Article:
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      • Oh, I wasn’t clear enough there. I was referring to how much of the stuff from back then looks like crap today, i.e. has aged badly. The current era feels like some sort of golden age for minis.

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  4. Nice painting. I also have a soft spot for these minis. As Alexis points out, many of those sculpted in this era have not aged well but some of the Realms of Chaos stuff is still very evocative (or perhaps I’m just wearing rose-tinted spectacles).

    Liked by 1 person

    • Overall I think the Realm of Chaos stuff still holds up pretty bloody well. The major failing with a lot of the stuff from that time is that it was sculpted with needing to rank up in mind, and also a lot of those models were very flat and 2D for ease of mould making.

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      • Yeah, most of the issues with older Models are due technical or gameplay restrictions. I see two major categories of old Minis that have aged really well: Those where the concept is strong enough that it’s still cool despite those technical limitations (lots of GW Chaos stuff), and those that were sculpted by people who were good at working within or overcoming those restrictions (Jes, Kev, etc.).

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  5. Great work. Total agree with your comments about Goodwin. Nothing getting produced today by GW matches his flair and style, and given how fewer technical limitations there are now compared to 10 or 20 years ago it is truly astonishing that no one has bettered his output from the 80s and 90s (including him too though I guess!!).

    Liked by 1 person

    • Well there are still a lot of amazingly talented sculptors around today that use the traditional methods and you know there’s an argument for quite a few of them to say that they are as good or better than Jes was but it’s such a tight thing at that level and a lot of it comes down to stylistic choice.
      Certainly when it comes to traditional sculpts of similar models coming out of GW, Juan Diaz needs a mention, and while I do think the new digitally sculpted Space Marines are just as good as the ones that Jes put out and the Eldar aren’t far off, what we have there are talented digital sculptors following the exact design cues and elements that Jes created in the first place.
      I think it stands out much more with regard to modern figures like skaven and chaos Warriors and khorne bloodbound and all of that stuff which also follows Jes’ and others of the old school’s design cues and while they are amazing models in their own right there’s just something that’s seems lacking to me. I don’t want to say soul but perhaps it’s the small imperfections in a hand sculpted model compared to a digital one. Or perhaps it’s something about metal models when compared to plastic ones. To me it feels right for space marine armour and Eldar armour to be hard and in personal and soulless, but when it comes to fleshy models and chaotic models…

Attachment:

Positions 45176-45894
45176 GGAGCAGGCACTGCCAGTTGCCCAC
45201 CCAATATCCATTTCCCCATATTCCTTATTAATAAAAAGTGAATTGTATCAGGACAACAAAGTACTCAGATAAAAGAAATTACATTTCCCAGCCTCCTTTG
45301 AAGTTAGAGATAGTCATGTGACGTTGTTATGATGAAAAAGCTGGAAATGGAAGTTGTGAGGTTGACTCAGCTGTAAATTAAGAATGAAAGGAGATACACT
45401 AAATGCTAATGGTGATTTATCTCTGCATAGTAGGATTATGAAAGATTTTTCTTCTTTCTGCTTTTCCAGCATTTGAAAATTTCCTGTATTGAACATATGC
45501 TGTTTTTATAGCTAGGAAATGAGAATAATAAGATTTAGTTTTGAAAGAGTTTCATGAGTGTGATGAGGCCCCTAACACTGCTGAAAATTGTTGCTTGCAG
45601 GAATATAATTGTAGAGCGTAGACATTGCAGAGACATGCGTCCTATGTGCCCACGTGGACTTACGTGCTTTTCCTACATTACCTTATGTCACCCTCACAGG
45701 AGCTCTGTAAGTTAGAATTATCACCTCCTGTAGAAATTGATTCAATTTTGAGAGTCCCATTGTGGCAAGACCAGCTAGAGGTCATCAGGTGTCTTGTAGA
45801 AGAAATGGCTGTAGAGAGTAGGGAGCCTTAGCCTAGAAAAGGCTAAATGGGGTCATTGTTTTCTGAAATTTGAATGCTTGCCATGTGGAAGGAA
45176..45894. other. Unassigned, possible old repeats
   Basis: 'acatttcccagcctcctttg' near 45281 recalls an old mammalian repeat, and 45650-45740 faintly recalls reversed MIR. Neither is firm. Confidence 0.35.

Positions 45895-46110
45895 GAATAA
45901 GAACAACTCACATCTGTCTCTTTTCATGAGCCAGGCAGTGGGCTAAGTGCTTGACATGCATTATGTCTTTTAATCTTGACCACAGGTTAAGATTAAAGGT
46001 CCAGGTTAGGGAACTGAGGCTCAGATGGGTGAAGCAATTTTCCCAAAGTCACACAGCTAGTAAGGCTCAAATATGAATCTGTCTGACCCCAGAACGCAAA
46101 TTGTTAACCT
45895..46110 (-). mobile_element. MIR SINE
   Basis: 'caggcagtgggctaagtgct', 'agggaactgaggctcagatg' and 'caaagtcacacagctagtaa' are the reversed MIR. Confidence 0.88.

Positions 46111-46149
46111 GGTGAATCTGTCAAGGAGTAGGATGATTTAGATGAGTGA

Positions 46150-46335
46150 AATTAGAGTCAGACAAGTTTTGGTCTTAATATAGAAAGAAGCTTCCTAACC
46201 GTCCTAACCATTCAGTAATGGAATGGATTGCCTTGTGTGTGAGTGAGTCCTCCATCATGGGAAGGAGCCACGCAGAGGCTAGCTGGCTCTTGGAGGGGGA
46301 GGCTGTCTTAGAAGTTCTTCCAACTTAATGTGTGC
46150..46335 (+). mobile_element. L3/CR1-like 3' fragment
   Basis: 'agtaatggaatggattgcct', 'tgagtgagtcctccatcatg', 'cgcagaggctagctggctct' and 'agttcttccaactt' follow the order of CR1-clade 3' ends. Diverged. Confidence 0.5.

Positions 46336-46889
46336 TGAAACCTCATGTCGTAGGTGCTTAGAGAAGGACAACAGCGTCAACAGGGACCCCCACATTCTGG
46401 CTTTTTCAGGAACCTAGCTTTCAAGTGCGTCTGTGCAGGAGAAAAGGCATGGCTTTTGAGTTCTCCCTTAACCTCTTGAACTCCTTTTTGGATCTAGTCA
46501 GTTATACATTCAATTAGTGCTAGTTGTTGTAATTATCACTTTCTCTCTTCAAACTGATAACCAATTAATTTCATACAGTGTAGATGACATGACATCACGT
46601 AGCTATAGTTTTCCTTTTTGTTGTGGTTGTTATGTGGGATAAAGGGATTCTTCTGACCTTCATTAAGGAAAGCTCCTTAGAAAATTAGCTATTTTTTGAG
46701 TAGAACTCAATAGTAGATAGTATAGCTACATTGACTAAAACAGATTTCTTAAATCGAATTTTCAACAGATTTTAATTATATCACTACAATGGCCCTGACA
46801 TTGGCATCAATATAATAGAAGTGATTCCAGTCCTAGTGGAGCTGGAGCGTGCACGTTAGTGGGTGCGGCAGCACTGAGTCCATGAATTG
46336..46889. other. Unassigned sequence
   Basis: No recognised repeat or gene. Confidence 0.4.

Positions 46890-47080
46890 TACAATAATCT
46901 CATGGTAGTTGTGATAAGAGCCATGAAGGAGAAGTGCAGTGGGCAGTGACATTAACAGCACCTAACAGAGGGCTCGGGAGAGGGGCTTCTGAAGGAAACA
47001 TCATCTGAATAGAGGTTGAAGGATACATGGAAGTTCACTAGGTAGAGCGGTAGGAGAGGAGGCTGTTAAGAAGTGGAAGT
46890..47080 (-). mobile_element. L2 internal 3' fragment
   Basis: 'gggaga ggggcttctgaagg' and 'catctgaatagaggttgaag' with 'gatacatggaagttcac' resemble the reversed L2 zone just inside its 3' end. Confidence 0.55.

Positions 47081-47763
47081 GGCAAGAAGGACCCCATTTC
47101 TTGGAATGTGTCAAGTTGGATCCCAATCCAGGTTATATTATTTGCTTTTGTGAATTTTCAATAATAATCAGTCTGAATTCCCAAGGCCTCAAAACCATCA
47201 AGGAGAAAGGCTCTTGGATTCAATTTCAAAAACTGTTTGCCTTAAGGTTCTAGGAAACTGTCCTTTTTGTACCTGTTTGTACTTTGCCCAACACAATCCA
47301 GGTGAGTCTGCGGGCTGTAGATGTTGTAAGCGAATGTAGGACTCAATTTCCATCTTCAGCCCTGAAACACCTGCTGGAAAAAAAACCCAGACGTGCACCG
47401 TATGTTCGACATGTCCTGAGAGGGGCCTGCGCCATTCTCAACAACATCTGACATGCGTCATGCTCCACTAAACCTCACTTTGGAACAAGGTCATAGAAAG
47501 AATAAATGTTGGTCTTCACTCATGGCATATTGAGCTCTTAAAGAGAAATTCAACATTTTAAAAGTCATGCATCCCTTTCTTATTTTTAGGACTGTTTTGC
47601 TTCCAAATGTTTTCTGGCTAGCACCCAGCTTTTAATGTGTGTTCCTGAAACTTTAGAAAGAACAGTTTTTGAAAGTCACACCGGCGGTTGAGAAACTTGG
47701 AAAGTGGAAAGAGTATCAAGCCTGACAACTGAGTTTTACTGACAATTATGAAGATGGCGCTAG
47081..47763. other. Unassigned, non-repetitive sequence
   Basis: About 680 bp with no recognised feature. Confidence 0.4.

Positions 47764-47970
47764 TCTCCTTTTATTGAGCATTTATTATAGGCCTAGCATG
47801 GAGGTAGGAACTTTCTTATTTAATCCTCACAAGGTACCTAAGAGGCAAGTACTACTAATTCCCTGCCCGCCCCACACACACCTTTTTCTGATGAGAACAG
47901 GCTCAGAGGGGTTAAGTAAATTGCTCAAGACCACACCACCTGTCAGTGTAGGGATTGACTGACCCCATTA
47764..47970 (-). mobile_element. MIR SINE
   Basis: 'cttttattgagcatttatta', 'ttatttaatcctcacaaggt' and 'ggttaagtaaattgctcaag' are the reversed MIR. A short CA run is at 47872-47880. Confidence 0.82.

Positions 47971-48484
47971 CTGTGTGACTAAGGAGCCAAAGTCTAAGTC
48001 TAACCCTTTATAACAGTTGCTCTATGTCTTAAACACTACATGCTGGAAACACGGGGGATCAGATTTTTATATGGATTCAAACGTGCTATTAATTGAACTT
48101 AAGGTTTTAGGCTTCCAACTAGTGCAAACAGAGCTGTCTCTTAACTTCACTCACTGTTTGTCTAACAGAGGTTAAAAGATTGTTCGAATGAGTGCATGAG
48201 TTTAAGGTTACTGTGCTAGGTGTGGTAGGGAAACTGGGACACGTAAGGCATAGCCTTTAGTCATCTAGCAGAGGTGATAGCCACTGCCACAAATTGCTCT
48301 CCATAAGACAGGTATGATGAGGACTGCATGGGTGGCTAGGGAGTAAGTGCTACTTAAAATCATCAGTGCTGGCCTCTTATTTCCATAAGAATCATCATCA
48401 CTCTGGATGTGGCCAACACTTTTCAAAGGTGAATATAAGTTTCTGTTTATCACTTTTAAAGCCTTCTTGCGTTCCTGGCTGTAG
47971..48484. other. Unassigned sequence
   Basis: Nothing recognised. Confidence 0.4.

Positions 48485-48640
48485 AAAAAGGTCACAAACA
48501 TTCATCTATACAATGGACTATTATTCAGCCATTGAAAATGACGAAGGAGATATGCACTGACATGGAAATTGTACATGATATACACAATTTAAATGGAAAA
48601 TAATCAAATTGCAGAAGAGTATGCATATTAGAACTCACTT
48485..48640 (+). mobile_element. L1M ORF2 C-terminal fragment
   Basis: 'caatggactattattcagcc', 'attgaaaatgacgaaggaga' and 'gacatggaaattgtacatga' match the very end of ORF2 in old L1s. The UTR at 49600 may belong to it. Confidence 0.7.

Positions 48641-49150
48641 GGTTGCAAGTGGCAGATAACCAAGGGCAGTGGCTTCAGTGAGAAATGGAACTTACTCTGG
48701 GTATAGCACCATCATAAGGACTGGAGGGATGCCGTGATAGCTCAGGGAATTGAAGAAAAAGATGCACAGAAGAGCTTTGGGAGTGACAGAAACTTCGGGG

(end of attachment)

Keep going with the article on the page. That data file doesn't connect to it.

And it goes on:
Liked by 1 person

      • It just popped into my head that there might be something there to do with the difference between someone who got into the field by doing stuff directly with their hands vs. someone who got into it by messing around with computers. Sort of an analog vs. digital thing. IDK. Like I said, it just occurred to me, still a half-formed idea.

        I do actually prefer Jes’s 90s Aspect Warriors to the current ones, tho. Especially the Striking Scorpions.

        Liked by 1 person

        • There is also a generational element. I’ve seen this mentioned in comics quite a bit. The first people to work in comics, were cartoon artists, and to them it was very much a job. Most had some sort of art schooling. Later on you get fans entering the business, and not all of them had proper schooling. Some of them would learn the wrong things and add their own mistakes, resulting in a poor end product.

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      • Good points. I think you’re right about the fleshy furry stuff. For me it’s the faces. Jes had a way with creating expression and life into faces, which for me to this day only the Perry twins come close to. Whether it’s Skaven, humans, or eldar, or weird half goat-half man dog beasts Jes just got the faces right. Not to say there aren’t others doing great work but they will always be my favourite.

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  6. Ha, so I’m initially looking at the models and thinking “That one looks so familiar…!”. Yep, Wilhelm Cheney, Star Player for Blood Bowl. If you wouldn’t have mentioned that, I’d probably still be wondering. It also looks like his feet come from the Skaven models at the time (or vice versa). Those tails, I found to be a pain to paint. Really easy to end up looking like just a big blob at the end of the mini.

    Nice paints, really like the shield on the one with horns. Reminds me of striated muscle, which is kind of eery. The black outfit on the other one is nice too. Yea, probably nothing special, but it looks really good.